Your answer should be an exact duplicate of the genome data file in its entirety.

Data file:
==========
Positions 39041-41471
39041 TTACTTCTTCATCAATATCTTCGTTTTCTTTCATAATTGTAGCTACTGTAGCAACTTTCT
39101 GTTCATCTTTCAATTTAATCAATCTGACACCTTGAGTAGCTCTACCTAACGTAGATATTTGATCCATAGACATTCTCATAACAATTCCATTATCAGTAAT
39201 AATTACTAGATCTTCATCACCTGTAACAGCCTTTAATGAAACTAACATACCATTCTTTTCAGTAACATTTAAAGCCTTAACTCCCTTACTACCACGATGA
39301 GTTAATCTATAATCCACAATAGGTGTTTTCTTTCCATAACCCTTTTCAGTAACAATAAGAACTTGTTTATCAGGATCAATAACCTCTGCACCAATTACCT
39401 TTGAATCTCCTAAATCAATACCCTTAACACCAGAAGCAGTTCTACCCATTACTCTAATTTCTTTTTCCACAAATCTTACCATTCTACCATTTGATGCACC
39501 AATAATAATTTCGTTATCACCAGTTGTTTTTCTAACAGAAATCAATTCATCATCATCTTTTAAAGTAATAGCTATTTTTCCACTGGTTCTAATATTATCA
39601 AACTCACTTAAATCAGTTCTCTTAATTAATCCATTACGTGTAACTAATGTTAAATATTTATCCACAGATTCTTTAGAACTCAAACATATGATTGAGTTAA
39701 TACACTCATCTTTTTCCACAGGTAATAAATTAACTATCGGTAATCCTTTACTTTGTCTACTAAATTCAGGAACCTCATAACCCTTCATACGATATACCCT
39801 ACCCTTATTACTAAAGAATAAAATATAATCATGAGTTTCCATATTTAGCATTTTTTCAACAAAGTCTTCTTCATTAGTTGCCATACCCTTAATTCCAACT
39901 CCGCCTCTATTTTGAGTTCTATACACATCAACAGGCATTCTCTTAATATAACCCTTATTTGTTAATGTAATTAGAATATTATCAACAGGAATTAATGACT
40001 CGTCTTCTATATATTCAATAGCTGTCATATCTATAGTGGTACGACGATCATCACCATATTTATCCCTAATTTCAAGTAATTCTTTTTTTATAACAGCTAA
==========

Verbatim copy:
Positions 39041-41471
39041 TTACTTCTTCATCAATATCTTCGTTTTCTTTCATAATTGTAGCTACTGTAGCAACTTTCT
39101 GTTCATCTTTCAATTTAATCAATCTGACACCTTGAGTAGCTCTACCTAACGTAGATATTTGATCCATAGACATTCTCATAACAATTCCATTATCAGTAAT
39201 AATTACTAGATCTTCATCACCTGTAACAGCCTTTAATGAAACTAACATACCATTCTTTTCAGTAACATTTAAAGCCTTAACTCCCTTACTACCACGATGA
39301 GTTAATCTATAATCCACAATAGGTGTTTTCTTTCCATAACCCTTTTCAGTAACAATAAGAACTTGTTTATCAGGATCAATAACCTCTGCACCAATTACCT
39401 TTGAATCTCCTAAATCAATACCCTTAACACCAGAAGCAGTTCTACCCATTACTCTAATTTCTTTTTCCACAAATCTTACCATTCTACCATTTGATGCACC
39501 AATAATAATTTCGTTATCACCAGTTGTTTTTCTAACAGAAATCAATTCATCATCATCTTTTAAAGTAATAGCTATTTTTCCACTGGTTCTAATATTATCA
39601 AACTCACTTAAATCAGTTCTCTTAATTAATCCATTACGTGTAACTAATGTTAAATATTTATCCACAGATTCTTTAGAACTCAAACATATGATTGAGTTAA
39701 TACACTCATCTTTTTCCACAGGTAATAAATTAACTATCGGTAATCCTTTACTTTGTCTACTAAATTCAGGAACCTCATAACCCTTCATACGATATACCCT
39801 ACCCTTATTACTAAAGAATAAAATATAATCATGAGTTTCCATATTTAGCATTTTTTCAACAAAGTCTTCTTCATTAGTTGCCATACCCTTAATTCCAACT
39901 CCGCCTCTATTTTGAGTTCTATACACATCAACAGGCATTCTCTTAATATAACCCTTATTTGTTAATGTAATTAGAATATTATCAACAGGAATTAATGACT
40001 CGTCTTCTATATATTCAATAGCTGTCATATCTATAGTGGTACGACGATCATCACCATATTTATCCCTAATTTCAAGTAATTCTTTTTTTATAACAGCTAA